NaN-15 -- a 15-key chorded computer keyboard
The firmware is based on TMK; see ./firmware/.
In addition to its main (chorded) input mode, a few special layers are available:
- a number pad,
- a set of navigation keys,
- a mouse emulation layer,
- a macro pad. (Macro recording is done in chorded mode.)
On these layers, keycodes are registered in the usual way, i.e. once a key is pressed.
In chorded mode,
- one or more keys (the "chord") are pressed down in no particular order;
- once the first key of the chord is released, the keycode mapped to the chord is being registered;
- any further activity is ignored until all remaining keys are released.
The chorded-mode keyboard is divided into sections, and there are a few restrictions as to the possible chords. These restrictions and the sectioning make it possible to fit the chordmaps into EEPROM where they are on-the-fly editable.
The principal section comprises the top three rows where a chord can consist of up to one key from each of the four columns. This section is switchable from its lower to an upper level, providing room for 511 different keycodes. Each keycode is stored with its own set of the four modfiers Right Alt, Left Alt, Left Shift, and Left Control.
The Fn section occupies the same 12 keys as the principal section. It has two levels that are bound to the function chords Fn0 and Fn1. A chord in the Fn section can consist of one to four keys of one particular row, providing room for 92 different keycodes, each with its own full set of eight modifiers. The Fn section is used for two flavours of modifier chords, one-shot and toggled, and a few auxiliary chords for customization, layer switching, and chordmap printing.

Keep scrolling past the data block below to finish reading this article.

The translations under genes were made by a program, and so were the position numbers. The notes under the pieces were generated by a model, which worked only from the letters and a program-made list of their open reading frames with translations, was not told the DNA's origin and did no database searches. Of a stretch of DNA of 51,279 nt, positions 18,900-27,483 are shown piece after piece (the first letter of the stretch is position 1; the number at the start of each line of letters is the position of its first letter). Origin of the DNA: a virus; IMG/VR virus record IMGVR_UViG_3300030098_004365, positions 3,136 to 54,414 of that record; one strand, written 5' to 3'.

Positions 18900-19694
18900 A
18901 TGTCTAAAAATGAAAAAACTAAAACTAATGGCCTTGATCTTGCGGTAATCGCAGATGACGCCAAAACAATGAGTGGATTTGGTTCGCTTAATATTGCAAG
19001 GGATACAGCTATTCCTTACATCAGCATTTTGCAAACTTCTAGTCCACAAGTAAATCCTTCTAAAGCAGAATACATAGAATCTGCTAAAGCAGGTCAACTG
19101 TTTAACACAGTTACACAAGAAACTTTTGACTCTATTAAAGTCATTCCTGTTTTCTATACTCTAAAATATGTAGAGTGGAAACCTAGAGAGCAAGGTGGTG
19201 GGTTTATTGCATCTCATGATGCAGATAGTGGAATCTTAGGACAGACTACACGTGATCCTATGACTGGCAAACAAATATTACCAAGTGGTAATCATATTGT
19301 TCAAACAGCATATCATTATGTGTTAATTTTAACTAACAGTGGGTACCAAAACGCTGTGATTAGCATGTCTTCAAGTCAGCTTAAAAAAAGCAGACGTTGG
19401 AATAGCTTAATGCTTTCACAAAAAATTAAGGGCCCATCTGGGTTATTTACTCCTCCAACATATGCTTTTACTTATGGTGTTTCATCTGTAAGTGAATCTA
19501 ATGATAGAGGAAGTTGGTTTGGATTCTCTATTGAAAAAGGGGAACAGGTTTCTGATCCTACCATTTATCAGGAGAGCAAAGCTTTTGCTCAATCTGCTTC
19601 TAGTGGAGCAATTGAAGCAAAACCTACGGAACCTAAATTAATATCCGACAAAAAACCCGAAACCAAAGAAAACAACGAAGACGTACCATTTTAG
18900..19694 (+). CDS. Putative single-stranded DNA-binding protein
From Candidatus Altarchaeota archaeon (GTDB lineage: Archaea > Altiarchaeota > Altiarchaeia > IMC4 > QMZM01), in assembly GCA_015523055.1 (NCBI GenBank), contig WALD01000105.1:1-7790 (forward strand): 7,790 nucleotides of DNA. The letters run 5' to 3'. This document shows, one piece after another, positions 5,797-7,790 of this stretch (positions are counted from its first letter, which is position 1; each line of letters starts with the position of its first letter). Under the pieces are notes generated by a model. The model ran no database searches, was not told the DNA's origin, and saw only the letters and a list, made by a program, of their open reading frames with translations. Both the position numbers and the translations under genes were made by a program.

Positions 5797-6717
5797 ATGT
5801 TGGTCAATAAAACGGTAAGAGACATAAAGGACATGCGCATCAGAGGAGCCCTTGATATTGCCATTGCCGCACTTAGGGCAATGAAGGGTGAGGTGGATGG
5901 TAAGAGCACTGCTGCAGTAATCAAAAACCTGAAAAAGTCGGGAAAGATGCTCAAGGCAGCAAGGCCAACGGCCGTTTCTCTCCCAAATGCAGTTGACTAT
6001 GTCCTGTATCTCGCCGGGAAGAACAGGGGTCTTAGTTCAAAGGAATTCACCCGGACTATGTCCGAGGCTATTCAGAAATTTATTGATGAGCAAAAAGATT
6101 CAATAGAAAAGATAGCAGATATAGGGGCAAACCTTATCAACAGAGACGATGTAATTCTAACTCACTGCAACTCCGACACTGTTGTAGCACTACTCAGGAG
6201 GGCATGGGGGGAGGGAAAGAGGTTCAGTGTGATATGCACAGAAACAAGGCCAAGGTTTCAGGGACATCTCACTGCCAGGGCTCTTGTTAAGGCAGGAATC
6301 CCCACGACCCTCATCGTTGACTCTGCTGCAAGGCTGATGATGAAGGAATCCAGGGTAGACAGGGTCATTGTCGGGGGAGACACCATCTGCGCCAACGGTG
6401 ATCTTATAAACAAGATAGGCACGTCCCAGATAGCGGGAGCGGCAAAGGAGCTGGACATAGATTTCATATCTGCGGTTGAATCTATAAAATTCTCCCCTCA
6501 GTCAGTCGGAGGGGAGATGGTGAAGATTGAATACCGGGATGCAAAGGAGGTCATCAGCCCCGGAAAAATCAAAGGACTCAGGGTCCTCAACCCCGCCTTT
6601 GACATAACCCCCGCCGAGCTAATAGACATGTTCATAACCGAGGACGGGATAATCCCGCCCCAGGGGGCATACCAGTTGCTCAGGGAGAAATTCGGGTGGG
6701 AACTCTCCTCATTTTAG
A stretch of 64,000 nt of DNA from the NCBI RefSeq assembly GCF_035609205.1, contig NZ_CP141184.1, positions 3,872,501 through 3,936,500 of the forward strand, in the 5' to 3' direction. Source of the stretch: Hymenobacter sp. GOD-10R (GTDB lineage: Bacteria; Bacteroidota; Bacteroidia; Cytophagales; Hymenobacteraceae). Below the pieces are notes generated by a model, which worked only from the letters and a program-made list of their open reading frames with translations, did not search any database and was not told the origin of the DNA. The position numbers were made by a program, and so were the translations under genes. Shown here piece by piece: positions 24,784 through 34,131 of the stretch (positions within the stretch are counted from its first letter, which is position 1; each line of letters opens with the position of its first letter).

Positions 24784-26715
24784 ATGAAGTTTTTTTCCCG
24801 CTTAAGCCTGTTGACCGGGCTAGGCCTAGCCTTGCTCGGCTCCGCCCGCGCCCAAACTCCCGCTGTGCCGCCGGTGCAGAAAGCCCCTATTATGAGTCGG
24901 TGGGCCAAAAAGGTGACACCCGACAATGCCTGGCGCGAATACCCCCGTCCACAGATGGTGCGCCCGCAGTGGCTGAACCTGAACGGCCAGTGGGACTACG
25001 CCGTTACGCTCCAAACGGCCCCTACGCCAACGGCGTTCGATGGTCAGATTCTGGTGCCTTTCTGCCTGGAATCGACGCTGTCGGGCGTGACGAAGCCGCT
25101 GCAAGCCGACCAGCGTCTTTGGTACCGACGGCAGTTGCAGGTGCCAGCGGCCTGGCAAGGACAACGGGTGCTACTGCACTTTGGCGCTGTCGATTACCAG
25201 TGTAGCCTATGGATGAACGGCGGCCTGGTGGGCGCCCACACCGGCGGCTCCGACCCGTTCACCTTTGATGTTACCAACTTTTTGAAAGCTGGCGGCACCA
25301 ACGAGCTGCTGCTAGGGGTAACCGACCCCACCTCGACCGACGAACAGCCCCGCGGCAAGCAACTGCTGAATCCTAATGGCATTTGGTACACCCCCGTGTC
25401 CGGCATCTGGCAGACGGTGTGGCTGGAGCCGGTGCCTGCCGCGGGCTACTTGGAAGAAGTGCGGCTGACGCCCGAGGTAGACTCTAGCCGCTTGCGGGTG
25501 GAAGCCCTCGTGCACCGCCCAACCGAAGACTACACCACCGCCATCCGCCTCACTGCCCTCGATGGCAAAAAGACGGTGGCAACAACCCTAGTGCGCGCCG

The three keys on the bottom row form their own little section. The seven chords located here select the upper level of the principal section or one of the Fn section levels, and perform a keyboard reset.
The special layers and the bottom row are immutable, but both principal section and Fn section can be customized at any time by swapping chords.
There is storage for eight chord macros. Each can record up to six chords (including modifiers). Recorded macros are played back through dedicated macro chords in the principal section, or by keys of the macro pad.
Both chordmap customizations and macro definitions persist through power cycles.
The keyboard is able to print its current chordmap tables by "typing" them to the host computer. Depending on the host computer's keymap, the output of this operation may appear a bit mangled (Example, affected by QWERTZ layout setting).
See ./firmware/cheatsheet-generator/ for a tool that converts the textual chordmap into a graphical representation (Example: page 1, page 2), and for a similar tool that extracts documentation of the keyboard LEDs from the firmware source code.
The main parts are three PCBs (top plate, PCB proper, and bottom plate) and a 3D-printed frame.
It uses Cherry MX-style switches and an ATmega32U2-MU MCU. There are 12 LEDs signalling keyboard state and errors.
The finished product draws about 18 mA.